LABOUR laws can be reformed to provide relief to small industries. Presently small units employing 20 workers are covered under the Factories Act and 100 other labour laws relating to gratuity, workmen’s compensation, national holidays, etc. These laws are a hindrance to the development of small industries. Businessmen spend much time maintaining records required by these laws, lose quality time and are unable to compete with big industries. The laws are designed to strangulate businesses that generate employment like beedi and agarbatti. A factory that produces Rs one crore worth of goods by employing 15 workers and automatic machines is exempt from these laws but one producing the same Rs one crore worth of goods by employing 100 workers is covered under the laws. This provides encouragement to employ fewer workers and more machines. The applicability of labour laws should be made on the basis of the capital employed per worker or value added per worker. It can be provided that factories employing capital of more than Rs one lakh per worker, or adding value of more than Rs 10,000 per worker alone will be covered under these laws. That will exempt labour-intensive industries like beedi from the labour laws and help generate more employment. The objective of labour laws should be to put the noose around large capital-intensive industries rather than large labour-intensive ones.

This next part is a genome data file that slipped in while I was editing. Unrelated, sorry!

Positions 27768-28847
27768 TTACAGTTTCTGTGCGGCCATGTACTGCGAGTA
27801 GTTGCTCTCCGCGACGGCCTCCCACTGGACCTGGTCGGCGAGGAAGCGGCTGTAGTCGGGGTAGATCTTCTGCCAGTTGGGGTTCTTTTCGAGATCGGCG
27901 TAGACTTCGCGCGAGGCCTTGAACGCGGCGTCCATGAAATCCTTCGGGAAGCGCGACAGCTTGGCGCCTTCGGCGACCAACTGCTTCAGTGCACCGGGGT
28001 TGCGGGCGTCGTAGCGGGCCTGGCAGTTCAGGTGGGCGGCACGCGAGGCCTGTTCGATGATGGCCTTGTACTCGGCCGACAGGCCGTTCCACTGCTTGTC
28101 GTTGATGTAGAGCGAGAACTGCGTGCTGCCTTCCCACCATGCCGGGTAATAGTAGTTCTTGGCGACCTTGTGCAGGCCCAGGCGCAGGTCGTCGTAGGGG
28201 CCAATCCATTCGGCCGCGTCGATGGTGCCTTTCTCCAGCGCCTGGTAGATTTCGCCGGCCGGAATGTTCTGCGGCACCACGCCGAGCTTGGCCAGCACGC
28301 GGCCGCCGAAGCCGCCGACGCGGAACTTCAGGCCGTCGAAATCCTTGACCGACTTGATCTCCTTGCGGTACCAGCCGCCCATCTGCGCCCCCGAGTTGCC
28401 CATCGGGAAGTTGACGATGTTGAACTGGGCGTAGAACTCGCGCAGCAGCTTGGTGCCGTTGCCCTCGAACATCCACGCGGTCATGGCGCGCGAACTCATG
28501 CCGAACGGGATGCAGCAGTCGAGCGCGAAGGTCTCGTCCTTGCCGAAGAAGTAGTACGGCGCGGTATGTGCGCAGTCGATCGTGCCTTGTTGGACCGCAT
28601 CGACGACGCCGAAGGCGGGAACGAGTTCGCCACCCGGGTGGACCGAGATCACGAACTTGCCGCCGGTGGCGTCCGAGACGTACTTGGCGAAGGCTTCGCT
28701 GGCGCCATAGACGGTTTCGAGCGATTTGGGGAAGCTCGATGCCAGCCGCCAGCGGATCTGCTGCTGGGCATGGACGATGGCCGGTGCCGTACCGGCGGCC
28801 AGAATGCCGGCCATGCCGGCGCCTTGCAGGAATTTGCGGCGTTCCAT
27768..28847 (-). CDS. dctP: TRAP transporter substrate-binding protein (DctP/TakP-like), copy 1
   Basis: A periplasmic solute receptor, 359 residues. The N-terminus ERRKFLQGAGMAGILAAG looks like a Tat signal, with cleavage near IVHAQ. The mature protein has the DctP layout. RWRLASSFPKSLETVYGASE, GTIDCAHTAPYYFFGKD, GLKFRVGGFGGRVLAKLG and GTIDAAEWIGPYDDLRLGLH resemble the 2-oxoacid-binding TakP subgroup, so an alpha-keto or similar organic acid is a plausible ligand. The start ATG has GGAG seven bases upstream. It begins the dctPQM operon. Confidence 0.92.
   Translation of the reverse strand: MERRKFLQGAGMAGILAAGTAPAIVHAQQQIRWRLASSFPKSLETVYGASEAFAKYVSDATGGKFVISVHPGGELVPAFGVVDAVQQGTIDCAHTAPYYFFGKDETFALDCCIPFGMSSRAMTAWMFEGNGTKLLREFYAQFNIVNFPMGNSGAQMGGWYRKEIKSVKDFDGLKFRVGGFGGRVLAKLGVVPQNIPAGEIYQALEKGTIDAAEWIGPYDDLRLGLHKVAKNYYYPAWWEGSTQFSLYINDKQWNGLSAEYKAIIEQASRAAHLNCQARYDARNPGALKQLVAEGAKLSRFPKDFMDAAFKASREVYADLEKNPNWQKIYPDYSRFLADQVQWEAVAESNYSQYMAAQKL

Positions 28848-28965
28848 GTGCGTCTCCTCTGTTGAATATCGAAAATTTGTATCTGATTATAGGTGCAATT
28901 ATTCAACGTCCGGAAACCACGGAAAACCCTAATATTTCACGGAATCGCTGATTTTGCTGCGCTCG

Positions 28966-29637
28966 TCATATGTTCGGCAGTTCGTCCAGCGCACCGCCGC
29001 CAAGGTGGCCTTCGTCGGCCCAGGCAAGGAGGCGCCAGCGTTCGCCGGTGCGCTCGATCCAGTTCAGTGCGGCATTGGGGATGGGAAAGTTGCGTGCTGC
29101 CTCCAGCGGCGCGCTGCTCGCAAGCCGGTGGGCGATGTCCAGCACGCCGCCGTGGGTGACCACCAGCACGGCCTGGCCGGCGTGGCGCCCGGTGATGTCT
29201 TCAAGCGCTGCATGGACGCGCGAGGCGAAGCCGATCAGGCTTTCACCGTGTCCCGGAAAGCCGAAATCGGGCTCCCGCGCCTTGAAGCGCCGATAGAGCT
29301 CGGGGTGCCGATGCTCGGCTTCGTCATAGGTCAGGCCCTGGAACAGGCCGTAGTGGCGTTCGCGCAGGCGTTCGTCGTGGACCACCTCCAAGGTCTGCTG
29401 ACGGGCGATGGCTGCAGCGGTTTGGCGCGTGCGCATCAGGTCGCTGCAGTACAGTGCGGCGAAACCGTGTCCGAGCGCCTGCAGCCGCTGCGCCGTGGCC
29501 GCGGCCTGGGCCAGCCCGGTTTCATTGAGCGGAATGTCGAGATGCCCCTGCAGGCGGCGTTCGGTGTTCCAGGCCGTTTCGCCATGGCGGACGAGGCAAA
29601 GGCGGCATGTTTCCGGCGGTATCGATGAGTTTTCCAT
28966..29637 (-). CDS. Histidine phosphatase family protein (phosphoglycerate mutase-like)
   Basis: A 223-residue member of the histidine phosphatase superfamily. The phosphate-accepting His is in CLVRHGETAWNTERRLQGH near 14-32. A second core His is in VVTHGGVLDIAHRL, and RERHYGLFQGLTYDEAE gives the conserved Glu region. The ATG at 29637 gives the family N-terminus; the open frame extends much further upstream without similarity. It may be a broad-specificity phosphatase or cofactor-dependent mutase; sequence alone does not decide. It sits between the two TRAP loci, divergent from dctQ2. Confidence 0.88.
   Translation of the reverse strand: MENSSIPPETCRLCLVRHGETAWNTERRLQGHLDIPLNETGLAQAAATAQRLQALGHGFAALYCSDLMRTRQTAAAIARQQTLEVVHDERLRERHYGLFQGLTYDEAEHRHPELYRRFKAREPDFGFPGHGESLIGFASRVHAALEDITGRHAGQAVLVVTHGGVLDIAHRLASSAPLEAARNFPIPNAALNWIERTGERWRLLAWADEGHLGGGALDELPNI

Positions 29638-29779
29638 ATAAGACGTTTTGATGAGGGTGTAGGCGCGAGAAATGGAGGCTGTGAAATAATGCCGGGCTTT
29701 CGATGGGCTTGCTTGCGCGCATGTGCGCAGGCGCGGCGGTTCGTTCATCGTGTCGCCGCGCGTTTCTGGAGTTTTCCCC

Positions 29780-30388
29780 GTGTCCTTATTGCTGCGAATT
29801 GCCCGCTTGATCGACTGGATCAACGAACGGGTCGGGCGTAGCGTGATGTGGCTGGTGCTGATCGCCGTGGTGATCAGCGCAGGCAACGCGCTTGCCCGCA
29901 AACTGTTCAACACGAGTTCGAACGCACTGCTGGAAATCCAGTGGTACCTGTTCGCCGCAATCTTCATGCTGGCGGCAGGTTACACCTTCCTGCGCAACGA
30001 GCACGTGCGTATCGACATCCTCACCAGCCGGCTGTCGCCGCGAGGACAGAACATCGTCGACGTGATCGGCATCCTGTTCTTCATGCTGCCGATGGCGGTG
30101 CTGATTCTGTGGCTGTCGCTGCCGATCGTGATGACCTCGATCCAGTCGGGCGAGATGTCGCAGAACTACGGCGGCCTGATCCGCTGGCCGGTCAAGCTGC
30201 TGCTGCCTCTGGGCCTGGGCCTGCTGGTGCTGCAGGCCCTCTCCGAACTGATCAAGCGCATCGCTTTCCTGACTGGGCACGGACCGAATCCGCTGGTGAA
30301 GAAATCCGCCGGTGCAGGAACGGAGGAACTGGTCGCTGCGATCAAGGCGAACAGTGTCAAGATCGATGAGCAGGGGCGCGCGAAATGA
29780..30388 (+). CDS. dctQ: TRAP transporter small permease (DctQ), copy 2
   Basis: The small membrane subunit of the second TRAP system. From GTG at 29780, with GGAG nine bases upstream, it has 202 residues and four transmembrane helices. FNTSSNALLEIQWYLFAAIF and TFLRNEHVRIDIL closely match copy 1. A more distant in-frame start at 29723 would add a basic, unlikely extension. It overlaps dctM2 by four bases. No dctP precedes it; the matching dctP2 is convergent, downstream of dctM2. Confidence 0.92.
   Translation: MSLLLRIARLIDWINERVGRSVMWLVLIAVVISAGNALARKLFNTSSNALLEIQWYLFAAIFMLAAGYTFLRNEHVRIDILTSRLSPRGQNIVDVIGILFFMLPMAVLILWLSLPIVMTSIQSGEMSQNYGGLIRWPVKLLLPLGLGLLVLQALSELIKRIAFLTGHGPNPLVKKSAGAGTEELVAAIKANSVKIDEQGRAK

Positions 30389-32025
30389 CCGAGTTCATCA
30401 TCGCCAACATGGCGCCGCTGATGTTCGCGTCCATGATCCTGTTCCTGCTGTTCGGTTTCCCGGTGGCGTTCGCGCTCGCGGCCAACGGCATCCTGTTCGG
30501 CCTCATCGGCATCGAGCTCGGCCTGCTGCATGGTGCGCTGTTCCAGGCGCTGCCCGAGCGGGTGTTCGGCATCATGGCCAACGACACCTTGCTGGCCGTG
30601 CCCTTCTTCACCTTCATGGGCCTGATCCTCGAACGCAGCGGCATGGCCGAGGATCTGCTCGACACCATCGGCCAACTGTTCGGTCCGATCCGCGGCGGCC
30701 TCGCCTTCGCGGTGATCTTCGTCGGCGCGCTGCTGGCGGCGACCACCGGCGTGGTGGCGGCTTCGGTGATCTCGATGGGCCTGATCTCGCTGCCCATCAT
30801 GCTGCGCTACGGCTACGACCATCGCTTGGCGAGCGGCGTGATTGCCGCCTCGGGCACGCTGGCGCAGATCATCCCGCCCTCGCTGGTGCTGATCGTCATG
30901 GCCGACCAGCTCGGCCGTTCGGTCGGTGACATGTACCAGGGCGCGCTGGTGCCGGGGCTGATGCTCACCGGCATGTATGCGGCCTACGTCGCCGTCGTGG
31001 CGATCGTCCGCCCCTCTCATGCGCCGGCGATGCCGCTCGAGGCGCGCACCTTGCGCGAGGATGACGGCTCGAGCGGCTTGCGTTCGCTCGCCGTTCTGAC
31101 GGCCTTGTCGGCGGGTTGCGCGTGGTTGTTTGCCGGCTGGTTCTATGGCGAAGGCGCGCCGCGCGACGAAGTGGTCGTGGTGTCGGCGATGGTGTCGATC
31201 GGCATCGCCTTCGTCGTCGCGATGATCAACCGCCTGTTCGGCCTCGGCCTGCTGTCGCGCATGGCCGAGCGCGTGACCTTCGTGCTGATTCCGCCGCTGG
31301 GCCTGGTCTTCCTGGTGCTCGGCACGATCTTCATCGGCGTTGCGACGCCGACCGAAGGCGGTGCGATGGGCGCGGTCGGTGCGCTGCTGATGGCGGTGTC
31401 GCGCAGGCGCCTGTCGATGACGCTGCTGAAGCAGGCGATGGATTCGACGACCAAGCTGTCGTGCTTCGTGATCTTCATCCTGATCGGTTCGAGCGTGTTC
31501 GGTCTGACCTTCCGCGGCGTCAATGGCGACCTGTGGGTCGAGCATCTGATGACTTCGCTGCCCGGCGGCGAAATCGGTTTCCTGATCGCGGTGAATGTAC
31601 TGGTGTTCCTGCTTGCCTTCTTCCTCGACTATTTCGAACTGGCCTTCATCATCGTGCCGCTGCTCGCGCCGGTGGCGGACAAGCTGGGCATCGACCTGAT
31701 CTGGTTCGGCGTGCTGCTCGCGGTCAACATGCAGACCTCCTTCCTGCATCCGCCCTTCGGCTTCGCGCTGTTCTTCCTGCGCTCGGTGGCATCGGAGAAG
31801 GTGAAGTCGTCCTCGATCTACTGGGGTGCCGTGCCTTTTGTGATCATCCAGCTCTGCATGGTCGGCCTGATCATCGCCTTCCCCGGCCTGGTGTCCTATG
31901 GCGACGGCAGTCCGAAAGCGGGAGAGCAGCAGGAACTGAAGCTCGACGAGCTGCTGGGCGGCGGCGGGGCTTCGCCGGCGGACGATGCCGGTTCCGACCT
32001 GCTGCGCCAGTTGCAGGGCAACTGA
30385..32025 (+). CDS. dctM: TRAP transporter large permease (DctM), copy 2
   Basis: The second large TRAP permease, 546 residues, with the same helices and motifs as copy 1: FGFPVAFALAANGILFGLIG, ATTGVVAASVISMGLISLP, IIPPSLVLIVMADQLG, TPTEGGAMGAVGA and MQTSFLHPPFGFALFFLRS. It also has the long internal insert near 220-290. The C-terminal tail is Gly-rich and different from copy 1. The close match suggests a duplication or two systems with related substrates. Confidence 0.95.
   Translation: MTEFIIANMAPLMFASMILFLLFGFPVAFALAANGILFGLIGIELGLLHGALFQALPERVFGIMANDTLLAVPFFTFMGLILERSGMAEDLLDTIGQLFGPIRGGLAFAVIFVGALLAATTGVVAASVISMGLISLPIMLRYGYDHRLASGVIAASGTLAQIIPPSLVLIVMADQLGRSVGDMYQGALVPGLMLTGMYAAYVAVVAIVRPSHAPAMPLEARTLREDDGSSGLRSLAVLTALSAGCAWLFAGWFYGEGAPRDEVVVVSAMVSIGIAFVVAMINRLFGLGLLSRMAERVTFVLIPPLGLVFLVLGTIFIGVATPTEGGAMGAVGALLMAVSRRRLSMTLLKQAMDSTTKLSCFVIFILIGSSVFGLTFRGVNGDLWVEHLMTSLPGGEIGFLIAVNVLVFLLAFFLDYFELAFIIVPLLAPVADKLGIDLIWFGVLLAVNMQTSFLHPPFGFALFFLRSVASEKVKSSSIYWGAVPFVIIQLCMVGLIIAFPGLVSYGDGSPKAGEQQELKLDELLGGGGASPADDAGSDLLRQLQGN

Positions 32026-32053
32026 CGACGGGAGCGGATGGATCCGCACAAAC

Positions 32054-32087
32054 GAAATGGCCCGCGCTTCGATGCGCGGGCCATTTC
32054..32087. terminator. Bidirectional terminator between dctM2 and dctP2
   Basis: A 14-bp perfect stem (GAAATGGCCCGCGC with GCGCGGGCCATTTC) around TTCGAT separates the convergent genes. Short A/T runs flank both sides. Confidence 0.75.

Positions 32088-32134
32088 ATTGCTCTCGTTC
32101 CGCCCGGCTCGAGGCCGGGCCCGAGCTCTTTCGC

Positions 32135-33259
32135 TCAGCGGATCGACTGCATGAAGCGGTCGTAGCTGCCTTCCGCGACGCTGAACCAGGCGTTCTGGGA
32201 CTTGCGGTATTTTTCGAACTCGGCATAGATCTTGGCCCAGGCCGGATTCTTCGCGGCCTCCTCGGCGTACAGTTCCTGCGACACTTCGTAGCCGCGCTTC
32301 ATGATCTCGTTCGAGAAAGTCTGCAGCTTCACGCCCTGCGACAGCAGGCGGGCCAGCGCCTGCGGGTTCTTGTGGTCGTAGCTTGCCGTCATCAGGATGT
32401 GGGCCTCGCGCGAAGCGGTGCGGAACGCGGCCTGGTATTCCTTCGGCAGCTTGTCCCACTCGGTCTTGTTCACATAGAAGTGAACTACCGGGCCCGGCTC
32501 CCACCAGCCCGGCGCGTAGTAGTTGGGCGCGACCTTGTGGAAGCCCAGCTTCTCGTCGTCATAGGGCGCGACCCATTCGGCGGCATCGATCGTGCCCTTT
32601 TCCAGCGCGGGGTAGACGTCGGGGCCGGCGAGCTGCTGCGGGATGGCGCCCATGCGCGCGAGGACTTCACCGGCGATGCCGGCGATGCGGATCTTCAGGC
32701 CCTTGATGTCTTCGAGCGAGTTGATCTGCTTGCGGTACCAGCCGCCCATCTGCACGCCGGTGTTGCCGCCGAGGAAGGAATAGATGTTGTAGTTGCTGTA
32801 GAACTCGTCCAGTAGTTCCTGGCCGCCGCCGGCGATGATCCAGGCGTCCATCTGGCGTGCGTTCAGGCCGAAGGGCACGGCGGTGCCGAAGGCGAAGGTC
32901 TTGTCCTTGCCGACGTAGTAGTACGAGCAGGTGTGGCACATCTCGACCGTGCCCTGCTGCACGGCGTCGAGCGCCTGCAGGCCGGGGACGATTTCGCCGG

State governments can propose SEZ for small or labour-intensive industries. The present approach is in favour of large industries in the specification of minimum size of investment etc. State governments should not be under the illusion that requiring employment of 25 per cent persons of local domicile by SEZ companies will help generate employment. A few local persons can get jobs under this dispensation while a large number lose their jobs. The net impact of an industry on employment can be negative even though some employment is provided to local people. A bottled soft drink factory, for example, can displace lakhs of juice vendors while providing say 20 jobs to persons of local domicile. The impact on employment should account for direct as well as indirect impacts.